Author Fights to Tell Underdog’s Story
By GARRET MATHEWS Courier & Press staff writer 464-7527 or firstname.lastname@example.org
OAKLAND CITY, Ind. – Regional historian Randy Mills worries sometimes that he lacks the proper countenance to be an effective interviewer of former soldiers and longtime veterans of the working class.
“I mean, I look too much like an academic. The receding hairline doesn’t do me any favors.”
The 57-year-old professor at Oakland City University needn’t fret. He’s penned six books – including three about the military – and has piles of notes in boxes for unfinished projects, including one about an Evansville College professor who lost his job in the late 1940s because he was perceived as a communist sympathizer.
Mills is midway through “As Long as there is Gasoline and Dynamite: The Southwest Indiana Coal Field Wars 1919-1935″ that examines early efforts by unions to organize the mines.
The book also has material on a methane gas explosion in Francisco, Ind., in 1926 that killed 37 men, and a 1931 accident at the Little Betty Mine near Linton, Ind., that claimed 29 lives.
“From going over newspaper accounts during that period, it seems that death was something that happened almost daily,” Mills says. “You had bad air. You had electrical shorts, and you had explosions from the improper handling of dynamite.”
He spoke at last week’s Labor Day celebration in Petersburg, Ind.
“I saw older coal miners with tears in their eyes. People don’t realize the long struggle that took place to achieve decent pay and a safe work environment. To me, these guys were like members of the military in that they had to fight for their rights.”
It wasn’t uncommon for the militia to be called out to intervene in disputes between union and nonunion factions. In 1932, approximately 900 armed members of the Indiana Na
tional Guard were dispatched to Vigo County to free 78 miners who were surrounded by several thousand picketers.
“When operators closed mines, you had workers who were literally starving to death. One school principal took his own life, allegedly because he couldn’t stand to see the children in his charge like that.”
Hotbed of interest
There were no regulatory agencies in those days to require mine operators to provide proper working conditions.
Mills says labor “is a hotbed of academic interest right now. People like the underdog. There are myths about the purity of it all and what good guys they were.”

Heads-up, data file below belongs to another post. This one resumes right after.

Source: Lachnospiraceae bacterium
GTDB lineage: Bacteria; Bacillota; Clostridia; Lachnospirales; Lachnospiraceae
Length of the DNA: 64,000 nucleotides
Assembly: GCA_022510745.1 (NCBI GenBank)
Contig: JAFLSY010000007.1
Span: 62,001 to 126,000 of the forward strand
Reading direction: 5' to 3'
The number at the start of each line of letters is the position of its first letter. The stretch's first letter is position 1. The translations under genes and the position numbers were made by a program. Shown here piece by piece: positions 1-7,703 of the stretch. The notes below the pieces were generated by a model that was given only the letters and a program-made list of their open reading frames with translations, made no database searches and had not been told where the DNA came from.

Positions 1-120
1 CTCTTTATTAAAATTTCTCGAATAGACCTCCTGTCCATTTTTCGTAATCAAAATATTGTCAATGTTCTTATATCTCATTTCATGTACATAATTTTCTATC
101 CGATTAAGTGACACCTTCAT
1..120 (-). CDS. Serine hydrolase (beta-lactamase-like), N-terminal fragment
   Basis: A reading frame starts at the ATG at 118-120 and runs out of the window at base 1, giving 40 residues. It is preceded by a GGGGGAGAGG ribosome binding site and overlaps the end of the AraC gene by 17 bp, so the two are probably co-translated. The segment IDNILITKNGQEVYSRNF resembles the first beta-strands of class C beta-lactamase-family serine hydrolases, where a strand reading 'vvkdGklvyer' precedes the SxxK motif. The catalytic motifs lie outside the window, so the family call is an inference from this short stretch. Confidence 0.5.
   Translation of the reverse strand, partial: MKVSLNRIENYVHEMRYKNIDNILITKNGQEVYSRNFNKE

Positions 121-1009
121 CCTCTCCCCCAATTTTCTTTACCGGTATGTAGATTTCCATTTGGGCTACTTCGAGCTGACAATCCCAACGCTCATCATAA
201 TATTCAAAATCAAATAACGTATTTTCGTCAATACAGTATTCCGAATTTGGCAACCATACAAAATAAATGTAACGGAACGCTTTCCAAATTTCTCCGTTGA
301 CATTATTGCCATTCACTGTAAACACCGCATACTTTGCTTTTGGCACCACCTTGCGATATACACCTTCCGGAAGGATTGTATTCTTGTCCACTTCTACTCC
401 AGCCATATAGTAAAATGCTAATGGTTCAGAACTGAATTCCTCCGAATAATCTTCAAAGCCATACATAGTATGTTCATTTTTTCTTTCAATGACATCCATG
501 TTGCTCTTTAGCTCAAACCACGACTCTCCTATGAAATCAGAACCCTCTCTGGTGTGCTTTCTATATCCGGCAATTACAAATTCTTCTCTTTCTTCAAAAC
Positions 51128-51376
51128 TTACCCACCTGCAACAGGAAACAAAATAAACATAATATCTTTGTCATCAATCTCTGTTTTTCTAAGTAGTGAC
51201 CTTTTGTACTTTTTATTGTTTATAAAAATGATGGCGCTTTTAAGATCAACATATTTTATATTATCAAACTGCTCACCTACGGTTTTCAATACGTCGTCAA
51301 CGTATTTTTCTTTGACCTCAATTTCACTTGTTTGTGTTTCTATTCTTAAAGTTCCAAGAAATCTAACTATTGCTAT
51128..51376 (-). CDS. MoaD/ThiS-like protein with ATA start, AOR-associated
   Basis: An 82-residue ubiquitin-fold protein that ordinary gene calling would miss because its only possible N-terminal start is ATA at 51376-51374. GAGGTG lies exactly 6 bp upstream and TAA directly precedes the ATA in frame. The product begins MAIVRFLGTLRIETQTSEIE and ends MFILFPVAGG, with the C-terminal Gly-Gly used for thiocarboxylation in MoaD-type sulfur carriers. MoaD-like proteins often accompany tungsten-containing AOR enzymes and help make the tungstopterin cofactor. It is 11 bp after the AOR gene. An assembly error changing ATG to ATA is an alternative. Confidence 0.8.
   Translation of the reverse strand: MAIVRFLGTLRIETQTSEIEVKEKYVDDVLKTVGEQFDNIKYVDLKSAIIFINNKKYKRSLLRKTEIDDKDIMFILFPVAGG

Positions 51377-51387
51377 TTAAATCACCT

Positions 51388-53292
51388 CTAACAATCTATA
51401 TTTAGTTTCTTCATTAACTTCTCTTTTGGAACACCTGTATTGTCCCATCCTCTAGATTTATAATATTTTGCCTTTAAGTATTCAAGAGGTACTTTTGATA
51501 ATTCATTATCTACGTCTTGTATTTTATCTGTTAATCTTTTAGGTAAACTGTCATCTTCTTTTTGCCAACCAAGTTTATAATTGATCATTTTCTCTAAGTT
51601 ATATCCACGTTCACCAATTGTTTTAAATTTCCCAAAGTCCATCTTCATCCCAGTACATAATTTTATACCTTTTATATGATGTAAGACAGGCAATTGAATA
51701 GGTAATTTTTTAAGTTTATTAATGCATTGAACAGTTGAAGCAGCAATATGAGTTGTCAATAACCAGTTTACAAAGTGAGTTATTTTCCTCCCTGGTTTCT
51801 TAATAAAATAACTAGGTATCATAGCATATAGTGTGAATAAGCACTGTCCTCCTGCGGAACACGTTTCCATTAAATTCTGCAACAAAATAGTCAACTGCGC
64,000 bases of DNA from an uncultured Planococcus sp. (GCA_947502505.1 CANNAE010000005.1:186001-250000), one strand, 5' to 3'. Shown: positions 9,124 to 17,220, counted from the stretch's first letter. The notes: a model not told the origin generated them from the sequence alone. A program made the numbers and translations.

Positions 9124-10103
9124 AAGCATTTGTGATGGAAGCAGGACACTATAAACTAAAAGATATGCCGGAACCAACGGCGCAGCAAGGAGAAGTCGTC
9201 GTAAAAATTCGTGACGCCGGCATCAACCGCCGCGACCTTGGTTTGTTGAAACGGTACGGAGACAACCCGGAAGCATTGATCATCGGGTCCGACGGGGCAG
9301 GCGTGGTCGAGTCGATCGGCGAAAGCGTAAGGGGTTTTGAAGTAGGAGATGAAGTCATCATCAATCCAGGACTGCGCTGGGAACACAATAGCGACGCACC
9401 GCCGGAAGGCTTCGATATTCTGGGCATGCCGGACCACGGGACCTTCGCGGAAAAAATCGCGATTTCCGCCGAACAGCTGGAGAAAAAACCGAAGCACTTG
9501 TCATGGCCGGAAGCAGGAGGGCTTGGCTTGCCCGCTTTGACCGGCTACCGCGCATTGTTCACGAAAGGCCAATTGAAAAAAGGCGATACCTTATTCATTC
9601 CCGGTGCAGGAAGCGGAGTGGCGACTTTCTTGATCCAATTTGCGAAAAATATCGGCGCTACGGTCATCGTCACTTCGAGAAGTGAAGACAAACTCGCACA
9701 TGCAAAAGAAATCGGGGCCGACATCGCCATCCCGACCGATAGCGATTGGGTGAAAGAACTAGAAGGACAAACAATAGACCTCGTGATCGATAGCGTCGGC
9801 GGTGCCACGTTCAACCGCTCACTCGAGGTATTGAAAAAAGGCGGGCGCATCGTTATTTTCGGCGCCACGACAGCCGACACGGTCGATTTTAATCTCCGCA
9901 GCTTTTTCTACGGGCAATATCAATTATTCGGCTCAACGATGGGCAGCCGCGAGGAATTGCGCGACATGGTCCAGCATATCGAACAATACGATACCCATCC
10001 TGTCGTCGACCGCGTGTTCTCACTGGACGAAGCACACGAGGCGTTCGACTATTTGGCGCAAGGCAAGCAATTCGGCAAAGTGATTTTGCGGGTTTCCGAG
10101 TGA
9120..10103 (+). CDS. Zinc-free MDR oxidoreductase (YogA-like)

“Writing a book is like running a marathon. You get tired after a while. You wonder how many marathons you have in you.”
His other works include, “Unexpected Journey: A Marine Corps Reserve Company in the Korean War,”"Honoring Those Who Paid the Price: Forgotten Voices from the Korean War” and “Troubled Hero: A Medal of Honor, Vietnam and the War at Home.”
The latter book was about Pfc. Kenneth Kays, a Wayne County, Ill., man who was awarded the Medal of Honor for heroism in Vietnam. The conscientious objector had a troubled life after the war and committed suicide in 1991.
“When people ask why I write so much about the military when I didn’t serve myself, I tell them it’s out of guilt,” Mills says.
He was never a coal miner either.
“One way to look at that is I have a novice approach to those professions. I’m not limited by rules. By being naive on the subjects, I can go places traditional researchers can’t. Maybe I don’t know as much, but I can use that curiosity to endear myself to them.”
Mills grew up in rural Wayne County, Ill. Members of his family were involved in farming and construction.
“Early on, I saw what it was like to work for a living.”
Randy Mills has learned that mines in this area often organized before operations in West Virginia and other places in Appalachia.
“I think that’s because there was more of a group mentality here, a feeling of collectivism. In West Virginia, the spirit perhaps was more about the power of the individual.”
In the book, he writes about two neighbors in Francisco fighting over a disagreement about union activity at an area mine.
The fight resulted in one death and caused long-lasting anger between the two families.
“There’s so much to explore in our local history. I’m just scratching the surface.”
Randy Mills’ military works include:
n “Unexpected Journey: A Marine Corps Reserve Company in the Korean War”
n “Honoring Those Who Paid the Price: Forgotten Voices of the Korean War”
n “Troubled Hero: A Medal of Honor, Vietnam and the War at Home”
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